Earlier this month, we headed to Los Angeles to share our expertise and insights with the online video community at Streaming Media West.

Streaming Media conferences are a great opportunity to meet industry leaders, discuss current trends and gain insight into what’s to come. This year, we hosted a panel discussion to examine the future of video delivery. As quality constantly improves and video becomes an interactive, immersive experience, new broadcasting standards challenge the current delivery infrastructure paradigm. As need for bandwidth grows, in an age where consumers are more demanding than ever, how do we make sure we keep delivering a consistent, reliable top-quality experience?

To answer that, we gathered together executives and engineers from major broadcasters who are working to build the most robust video delivery infrastructures possible. During the 45- minute session, they shared their best practices, strategies and tips on how to handle the rapidly changing delivery landscape and how to best prepare for the future. Here are our top three key takeaways from the session:

1. Diversity and redundancy: the name of the game

Depending 100% on a vendor is not a good thing when your core business is delivery”, says Rodrigo Violante, CTO of Televisa, the largest Hispanic media company in the world. Indeed, we’ve witnessed a strong shift towards a multi-CDN and multi-technology approach to strengthen reliability, provide failover and avoid vendor lock-in. When service outages make front-page news, the importance of diversity has never been so crucial, especially for highly-anticipated live events. The flexibility to send traffic to different CDNs obliges CDN providers to compete on a performance basis for publishers’ business, which in turn gain more leverage in pricing negotiations. However, opting out of one-vendor bundles can increase complexity, and striking the right balance between diversity, redundancy and cost is essential. More and more broadcasters have set their sights on peer-to-peer to mitigate those costs and naturally build in redundancy, particularly when it comes to delivering to specific areas during peak traffic: “We stream live breaking news events throughout the world which generate spikes in traffic. I’d like to see what peer-to-peer can do to ensure quality localized delivery in these use cases,” says Flavio Ribeiro, Lead Engineer for The New York Times.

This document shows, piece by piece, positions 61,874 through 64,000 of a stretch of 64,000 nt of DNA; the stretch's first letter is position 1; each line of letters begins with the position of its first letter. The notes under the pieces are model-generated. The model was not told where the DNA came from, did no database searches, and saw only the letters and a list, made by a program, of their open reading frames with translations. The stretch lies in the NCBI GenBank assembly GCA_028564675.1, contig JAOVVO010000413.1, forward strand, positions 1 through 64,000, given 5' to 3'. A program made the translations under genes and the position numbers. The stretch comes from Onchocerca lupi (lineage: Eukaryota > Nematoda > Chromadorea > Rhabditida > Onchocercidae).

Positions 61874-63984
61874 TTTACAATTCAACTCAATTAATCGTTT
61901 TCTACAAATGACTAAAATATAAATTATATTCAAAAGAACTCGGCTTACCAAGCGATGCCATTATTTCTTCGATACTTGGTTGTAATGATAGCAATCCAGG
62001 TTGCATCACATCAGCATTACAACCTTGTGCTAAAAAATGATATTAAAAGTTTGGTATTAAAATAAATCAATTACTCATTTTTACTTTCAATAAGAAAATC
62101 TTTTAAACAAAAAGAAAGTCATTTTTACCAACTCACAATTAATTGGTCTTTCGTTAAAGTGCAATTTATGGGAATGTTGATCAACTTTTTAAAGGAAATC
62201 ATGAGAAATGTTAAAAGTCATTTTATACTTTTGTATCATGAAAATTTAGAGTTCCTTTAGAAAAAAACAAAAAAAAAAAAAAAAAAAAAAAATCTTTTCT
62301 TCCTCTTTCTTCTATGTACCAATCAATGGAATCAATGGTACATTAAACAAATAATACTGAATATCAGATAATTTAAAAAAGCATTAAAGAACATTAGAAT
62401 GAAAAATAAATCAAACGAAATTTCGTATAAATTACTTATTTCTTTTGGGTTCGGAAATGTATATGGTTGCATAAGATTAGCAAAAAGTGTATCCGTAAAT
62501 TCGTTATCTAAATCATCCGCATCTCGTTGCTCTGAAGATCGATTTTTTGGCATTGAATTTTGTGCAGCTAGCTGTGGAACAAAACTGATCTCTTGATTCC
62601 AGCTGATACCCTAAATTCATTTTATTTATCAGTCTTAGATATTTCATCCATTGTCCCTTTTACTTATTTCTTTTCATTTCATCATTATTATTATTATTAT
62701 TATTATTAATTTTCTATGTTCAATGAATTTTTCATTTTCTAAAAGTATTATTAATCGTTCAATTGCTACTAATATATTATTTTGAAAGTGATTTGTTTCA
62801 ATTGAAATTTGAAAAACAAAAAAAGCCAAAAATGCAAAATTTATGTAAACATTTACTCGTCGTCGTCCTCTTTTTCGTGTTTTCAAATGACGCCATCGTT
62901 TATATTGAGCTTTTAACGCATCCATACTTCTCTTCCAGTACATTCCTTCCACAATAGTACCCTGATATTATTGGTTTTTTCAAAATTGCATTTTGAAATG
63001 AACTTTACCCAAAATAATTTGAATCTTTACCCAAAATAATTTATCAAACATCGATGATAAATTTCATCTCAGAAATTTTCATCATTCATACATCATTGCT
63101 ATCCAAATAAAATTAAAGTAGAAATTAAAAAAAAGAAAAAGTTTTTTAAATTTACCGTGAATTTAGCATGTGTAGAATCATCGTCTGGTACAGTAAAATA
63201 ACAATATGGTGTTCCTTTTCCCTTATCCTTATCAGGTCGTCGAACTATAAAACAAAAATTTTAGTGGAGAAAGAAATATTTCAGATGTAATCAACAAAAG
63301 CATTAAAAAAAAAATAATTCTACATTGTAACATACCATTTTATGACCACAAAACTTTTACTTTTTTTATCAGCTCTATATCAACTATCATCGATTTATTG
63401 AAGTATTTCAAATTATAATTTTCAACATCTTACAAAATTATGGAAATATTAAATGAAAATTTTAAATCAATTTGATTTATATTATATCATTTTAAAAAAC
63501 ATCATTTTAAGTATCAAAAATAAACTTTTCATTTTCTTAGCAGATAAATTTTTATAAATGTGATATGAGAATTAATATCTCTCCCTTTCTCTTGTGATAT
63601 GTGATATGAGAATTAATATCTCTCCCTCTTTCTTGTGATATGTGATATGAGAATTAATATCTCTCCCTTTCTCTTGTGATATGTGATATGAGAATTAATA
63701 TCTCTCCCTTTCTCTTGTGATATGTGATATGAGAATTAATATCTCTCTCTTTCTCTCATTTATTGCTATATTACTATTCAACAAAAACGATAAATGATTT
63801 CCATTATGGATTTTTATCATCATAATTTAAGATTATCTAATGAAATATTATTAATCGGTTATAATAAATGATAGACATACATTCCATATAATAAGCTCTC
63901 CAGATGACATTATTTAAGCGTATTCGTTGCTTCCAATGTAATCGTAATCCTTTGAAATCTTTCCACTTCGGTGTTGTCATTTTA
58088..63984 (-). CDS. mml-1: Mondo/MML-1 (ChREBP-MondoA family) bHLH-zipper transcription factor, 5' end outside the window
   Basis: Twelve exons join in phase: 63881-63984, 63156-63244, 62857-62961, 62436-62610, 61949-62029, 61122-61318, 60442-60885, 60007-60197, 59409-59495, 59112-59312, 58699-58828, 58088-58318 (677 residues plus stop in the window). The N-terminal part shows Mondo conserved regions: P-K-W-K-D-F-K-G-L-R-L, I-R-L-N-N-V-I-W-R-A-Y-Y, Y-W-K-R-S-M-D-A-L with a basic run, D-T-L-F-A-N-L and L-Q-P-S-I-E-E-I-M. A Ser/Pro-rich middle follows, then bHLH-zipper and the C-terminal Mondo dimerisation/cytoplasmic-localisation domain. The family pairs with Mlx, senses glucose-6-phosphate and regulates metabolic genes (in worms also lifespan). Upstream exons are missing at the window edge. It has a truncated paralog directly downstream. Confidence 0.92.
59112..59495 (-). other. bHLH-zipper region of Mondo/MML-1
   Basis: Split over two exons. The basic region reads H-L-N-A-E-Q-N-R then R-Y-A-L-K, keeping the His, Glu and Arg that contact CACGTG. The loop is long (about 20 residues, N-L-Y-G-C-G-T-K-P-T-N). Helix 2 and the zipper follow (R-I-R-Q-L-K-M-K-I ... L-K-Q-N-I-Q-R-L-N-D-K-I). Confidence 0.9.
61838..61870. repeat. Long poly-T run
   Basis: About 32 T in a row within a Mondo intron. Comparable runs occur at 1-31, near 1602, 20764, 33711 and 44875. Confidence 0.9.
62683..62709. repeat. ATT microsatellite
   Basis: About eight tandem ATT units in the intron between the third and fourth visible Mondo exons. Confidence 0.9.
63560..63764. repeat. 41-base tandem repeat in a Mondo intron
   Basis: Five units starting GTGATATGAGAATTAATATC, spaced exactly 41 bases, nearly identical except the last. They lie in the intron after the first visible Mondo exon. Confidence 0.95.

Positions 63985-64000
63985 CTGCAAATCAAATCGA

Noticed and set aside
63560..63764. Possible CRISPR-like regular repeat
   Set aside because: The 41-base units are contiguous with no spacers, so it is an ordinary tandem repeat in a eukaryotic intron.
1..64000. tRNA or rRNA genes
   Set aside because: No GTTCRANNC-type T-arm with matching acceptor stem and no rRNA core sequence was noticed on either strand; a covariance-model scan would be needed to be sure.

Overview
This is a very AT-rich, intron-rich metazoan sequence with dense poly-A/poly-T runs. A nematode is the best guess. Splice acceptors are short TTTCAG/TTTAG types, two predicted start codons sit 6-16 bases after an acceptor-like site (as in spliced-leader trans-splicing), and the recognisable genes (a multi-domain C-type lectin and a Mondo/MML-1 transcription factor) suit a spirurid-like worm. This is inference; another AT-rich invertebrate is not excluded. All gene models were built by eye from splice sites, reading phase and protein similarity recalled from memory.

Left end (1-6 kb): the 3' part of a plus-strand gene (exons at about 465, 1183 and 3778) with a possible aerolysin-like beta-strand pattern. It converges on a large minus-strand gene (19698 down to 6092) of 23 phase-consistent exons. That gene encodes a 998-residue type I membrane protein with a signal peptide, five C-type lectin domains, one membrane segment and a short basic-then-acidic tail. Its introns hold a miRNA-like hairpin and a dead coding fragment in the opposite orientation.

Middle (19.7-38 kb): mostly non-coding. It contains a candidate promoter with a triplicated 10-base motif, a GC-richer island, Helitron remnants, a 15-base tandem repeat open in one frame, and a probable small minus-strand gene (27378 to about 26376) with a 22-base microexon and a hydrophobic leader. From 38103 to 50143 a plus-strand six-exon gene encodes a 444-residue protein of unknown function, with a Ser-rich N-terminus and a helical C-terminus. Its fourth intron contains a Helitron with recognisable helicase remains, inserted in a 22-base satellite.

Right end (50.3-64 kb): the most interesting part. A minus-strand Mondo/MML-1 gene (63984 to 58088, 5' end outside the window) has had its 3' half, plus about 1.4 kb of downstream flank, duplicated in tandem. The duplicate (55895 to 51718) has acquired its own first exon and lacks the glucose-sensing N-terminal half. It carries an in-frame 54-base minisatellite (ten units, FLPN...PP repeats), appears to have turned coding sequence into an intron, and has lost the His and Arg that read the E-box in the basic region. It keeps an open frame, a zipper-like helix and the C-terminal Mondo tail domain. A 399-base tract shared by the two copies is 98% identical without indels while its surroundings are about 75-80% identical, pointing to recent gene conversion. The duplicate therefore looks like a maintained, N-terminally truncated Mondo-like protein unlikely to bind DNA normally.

2. Last mile delivery: the final frontier

One big focus moving forward is how to control the last mile –  or how to get as close to the viewer as possible to ensure a high-quality user experience. “Getting deeper into ISPs networks and using caching that is even closer to customers has become even more critical as we talk about incredibly high-traffic events such as the Super Bowl,” says Zac Shenker, Principal Video Software Engineer at CBS Interactive, which airs some of the largest sporting events in the US. On the subject of better penetration at the ISP level, Ryan Korte, Content & Media Development VP at Level 3 Communications, is optimistic about the company’s acquisition by CenturyLink. “Having and understanding the network are more important than caching in a lot of ways; today we’re working to more tightly couple with the infrastructure so content gets to the best place to serve.” This control includes being able to choose which CDN and which POP specifically should serve a given region or subset of the audience. However, making this choice is not an easy task; while a POP or a CDN seem to be working well at one region, determining what’s working well for a specific individual is still a challenge. Peer-to-peer streaming may help overcome this obstacle as a viable approach to optimizing the last mile, as it takes into account parameters including ISP, location and device to dynamically source content on a per-viewer basis.

3. Granular data… and constant testing

In order for these complex systems to keep viewers happy, broadcasters need precise data and metrics to make data-driven decisions regarding their video-flow components and delivery providers. Key indicators include bitrate, startup time, re-buffering and track switches; however, in a hybrid delivery workflow it is crucial to have insights on each component – namely CDN, ISP and geolocation – to have an accurate understanding of the impact each system has all through the chain. Real user measurement approaches are becoming standard as they allow broadcasters to have a granular understanding of viewers and iterate accordingly. While some rely on third party vendors, others build their own platforms to measure quality of service, a task that can often be a challenge. More importantly, being able to use this data to make real-time adjustments to improve viewers’ experience will be a key competitive advantage going forward.

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